Thursday, February 5, 2009
Tea Cup Tales
Tea Cup Tales, Tales of tea and how to read tea leaves by Margaret Lange McWhorter, was published in 1984 by Ransom Hill Press. The Table of Contents include tea cups secrets, setting the state, the equipment, brewing the tea, reading the cup, symbols and sources, predictions, rules, and more!
With regard to selecting the tea, according to the author, black teas are usually the easiest to read. It must be black tea though. Green tea is difficult to read as the leaves are so large they fill the cup. A tea bag broken open is one of the worst choices as the leaves are fine and powdery thus causing the symbols to be blurry. Herb teas can be read the same as other teas, however, if the leaves are very large, it is suggested you crumble them between your fingers before brewing.
The author provides 9 sample cups that you can use to practice your interpretation. She confirms that you might not see what she sees, but reinforces that the idea is to see something and then interpret what you see. The reading must come from within you.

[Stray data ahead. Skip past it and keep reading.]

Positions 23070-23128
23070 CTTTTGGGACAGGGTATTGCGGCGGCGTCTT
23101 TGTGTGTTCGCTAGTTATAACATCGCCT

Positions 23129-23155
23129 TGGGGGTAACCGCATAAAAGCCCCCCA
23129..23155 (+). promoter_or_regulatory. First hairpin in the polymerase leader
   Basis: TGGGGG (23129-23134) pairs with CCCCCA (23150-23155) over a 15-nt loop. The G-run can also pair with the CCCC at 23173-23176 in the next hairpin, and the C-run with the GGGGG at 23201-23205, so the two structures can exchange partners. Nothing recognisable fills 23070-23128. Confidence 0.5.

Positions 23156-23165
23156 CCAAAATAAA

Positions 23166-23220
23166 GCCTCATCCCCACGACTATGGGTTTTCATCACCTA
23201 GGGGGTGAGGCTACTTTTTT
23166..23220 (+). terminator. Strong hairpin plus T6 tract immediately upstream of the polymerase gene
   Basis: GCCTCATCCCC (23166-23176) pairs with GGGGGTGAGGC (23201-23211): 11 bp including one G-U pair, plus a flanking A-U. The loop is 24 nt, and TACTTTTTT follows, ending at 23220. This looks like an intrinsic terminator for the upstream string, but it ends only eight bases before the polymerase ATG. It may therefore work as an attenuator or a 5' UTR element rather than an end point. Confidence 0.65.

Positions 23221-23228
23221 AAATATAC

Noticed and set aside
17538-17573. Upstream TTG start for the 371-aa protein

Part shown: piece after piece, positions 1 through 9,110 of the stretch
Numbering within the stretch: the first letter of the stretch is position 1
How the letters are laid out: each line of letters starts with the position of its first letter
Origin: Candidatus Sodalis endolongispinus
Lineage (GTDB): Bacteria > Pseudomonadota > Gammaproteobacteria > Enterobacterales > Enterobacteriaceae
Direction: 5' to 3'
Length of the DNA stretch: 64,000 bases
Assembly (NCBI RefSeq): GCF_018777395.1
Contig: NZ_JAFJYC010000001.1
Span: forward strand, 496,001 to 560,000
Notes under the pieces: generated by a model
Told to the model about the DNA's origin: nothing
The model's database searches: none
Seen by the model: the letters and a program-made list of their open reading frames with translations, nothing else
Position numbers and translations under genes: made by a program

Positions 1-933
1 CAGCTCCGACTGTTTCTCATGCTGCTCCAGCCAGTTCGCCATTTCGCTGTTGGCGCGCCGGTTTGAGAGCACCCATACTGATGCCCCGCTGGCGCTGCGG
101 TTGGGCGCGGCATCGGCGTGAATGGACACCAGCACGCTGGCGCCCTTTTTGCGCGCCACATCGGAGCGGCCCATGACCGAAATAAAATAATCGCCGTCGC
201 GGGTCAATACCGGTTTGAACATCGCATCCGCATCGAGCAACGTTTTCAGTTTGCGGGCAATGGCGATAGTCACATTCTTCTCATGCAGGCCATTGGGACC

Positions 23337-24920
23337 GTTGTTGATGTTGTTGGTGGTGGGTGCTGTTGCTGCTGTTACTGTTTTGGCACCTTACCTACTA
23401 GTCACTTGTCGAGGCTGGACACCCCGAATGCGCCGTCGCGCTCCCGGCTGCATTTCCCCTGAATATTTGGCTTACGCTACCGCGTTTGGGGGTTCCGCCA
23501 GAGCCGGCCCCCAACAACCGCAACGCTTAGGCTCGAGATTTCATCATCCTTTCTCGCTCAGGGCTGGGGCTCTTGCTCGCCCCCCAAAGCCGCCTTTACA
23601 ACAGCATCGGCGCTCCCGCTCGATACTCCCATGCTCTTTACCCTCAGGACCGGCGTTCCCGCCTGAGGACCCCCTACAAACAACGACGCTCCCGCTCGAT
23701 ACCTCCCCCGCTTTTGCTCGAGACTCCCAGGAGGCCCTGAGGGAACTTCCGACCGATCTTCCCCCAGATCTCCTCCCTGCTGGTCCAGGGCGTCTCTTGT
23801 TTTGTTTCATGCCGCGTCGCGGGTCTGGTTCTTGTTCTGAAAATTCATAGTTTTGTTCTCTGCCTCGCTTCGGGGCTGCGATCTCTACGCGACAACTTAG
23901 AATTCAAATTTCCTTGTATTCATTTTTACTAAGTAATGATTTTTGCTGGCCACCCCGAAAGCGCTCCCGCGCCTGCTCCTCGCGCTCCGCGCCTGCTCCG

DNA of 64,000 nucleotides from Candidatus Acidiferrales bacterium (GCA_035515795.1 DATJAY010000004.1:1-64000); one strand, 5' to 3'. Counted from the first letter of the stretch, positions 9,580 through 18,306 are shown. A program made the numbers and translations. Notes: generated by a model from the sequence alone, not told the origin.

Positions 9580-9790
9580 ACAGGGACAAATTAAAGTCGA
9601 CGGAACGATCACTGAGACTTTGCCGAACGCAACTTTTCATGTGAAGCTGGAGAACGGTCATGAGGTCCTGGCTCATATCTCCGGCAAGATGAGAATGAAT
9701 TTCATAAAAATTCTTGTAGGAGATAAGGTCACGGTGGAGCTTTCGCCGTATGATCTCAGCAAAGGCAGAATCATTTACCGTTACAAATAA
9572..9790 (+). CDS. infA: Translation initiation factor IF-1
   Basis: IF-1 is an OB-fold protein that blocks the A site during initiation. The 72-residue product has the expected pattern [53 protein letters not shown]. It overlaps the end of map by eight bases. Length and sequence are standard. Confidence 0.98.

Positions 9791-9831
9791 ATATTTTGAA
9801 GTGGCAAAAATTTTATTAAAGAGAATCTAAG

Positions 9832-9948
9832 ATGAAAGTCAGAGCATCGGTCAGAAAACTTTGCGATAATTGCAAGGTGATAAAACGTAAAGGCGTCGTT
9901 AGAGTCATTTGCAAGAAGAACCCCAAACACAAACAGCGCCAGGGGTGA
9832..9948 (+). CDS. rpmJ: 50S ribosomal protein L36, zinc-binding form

The second booklet, the magic in tea leaves, or how to read the future in tea leaves by Amber McCarroll was first published by the Tea Council in Great Britain in 2004 and is dedicated to all children who love tea parties. The contents include preparing the cup, reading tea bags, tea tray for a reading, ritual of tea trays, types of tea trays, symbols and their meanings, and flower-lore.
This is the first book that actually uses tea-bag tea and incorporates it into the procedure. This is the first book that incorporates flowers and flower lore into the book. She suggests adding the flowers in a stem vase and placing them on the tea tray as they are such an important part of the pleasure of the tea ceremony.